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Deregulation Act 2015

Appointment of administrators

560.Administration is an insolvency proceeding where the affairs, business and property of the company are managed by an administrator. The primary aim of an administration is to ensure the company’s survival as a going concern, and failing that to achieve a better result for the company’s creditors than would be likely if the company was wound up. An administrator may be appointed, in an out-of-court procedure, by the company, directors or a qualifying floating charge holder by giving notice and filing prescribed documents at court. Alternatively, an administrator may be appointed by the court on application by the company, directors or creditors.

561.Paragraph 5 inserts a new paragraph 25A into Schedule B1 to the Insolvency Act 1986 to enable a company or the directors of a company to appoint an administrator despite the presentation of a winding-up petition, if the petition was presented during an interim moratorium. Like that Schedule to that Act, paragraph 5 forms part of the law of England and Wales and Scotland. The act of filing with the court notice of intent to appoint an administrator under paragraph 27 of Schedule B1 to the Insolvency Act 1986 commences an interim moratorium in respect of the company (paragraph 44(4) of that Schedule). The interim moratorium prevents other insolvency proceedings or legal processes against the company being instituted or continued. The new paragraph 25A clarifies that the prohibition (under paragraph 25(a) of Schedule B1) on appointing an administrator when a winding-up petition has been presented and not yet disposed of applies only to a petition presented before an interim moratorium comes into effect.

562.Paragraph 6 removes a requirement in paragraph 26(2) of Schedule B1 to the 1986 Act to give notice of intention to appoint an administrator to persons who are not themselves entitled to appoint an administrative receiver or administrator in certain circumstances. Paragraph 6 forms part of the law of England and Wales and Scotland.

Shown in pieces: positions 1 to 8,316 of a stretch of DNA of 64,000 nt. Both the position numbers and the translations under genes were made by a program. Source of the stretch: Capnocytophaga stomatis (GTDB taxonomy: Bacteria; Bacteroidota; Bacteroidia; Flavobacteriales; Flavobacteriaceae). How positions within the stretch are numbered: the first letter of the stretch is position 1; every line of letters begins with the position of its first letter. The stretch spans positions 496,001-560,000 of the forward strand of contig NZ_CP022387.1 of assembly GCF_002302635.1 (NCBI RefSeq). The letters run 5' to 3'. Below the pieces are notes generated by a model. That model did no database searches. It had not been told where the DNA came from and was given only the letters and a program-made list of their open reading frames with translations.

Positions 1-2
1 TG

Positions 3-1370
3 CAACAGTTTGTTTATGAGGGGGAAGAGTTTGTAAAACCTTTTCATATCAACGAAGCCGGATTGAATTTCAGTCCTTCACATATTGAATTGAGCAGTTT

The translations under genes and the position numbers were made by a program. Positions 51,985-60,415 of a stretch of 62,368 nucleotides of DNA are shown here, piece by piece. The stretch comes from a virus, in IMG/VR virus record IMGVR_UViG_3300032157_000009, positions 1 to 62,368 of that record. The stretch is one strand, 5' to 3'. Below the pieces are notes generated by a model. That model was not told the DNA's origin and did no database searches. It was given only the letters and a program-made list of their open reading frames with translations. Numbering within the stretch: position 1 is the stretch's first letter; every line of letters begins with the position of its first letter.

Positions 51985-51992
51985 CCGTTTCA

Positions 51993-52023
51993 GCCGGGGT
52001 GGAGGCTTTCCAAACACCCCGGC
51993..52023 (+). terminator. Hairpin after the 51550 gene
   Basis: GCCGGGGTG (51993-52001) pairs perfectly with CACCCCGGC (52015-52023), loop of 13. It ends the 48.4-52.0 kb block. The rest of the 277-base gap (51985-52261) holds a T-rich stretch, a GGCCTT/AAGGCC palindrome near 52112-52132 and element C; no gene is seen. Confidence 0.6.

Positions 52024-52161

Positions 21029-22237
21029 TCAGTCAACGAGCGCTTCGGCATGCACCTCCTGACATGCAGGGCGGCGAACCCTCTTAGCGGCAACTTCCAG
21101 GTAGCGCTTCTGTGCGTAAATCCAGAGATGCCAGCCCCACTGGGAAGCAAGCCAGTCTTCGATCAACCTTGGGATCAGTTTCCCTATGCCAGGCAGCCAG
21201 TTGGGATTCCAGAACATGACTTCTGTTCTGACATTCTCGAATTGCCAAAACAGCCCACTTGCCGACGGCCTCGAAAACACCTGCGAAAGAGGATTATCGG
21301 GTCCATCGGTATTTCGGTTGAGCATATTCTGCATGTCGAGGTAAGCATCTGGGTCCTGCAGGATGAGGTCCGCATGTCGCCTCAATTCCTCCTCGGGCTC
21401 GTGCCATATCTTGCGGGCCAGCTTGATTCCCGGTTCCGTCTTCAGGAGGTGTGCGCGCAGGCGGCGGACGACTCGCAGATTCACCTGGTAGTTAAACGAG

563.At present a company or its directors intending to appoint an administrator must give notice of the intention to appoint to anyone entitled to appoint an administrative receiver of the company, to any holder of a qualifying floating charge entitled to appoint an administrator, and to other prescribed persons.  The prescribed persons are set out in rule 2.20 of the Insolvency Rules 1986, and include the company (if the company is not intending to make the appointment) and a supervisor of a company voluntary arrangement under Part 1 of the Insolvency Act 1986.  Unlike those entitled to appoint a receiver or administrator, the prescribed persons cannot block the appointment of an administrator.

564.The requirement to give notice to these prescribed persons can lead to unnecessary delays in the administrator’s appointment where there is no one else to whom notice of intention to appoint must be given and so the requirement is being removed by paragraph 6. The prescribed persons will in any event receive notice of the appointment when it is made.

565.Paragraph 5 comes into force at the end of the period of 2 months beginning with the day on which the Act is passed and paragraph 6 comes into force on a day to be appointed by the Secretary of State in a commencement order.

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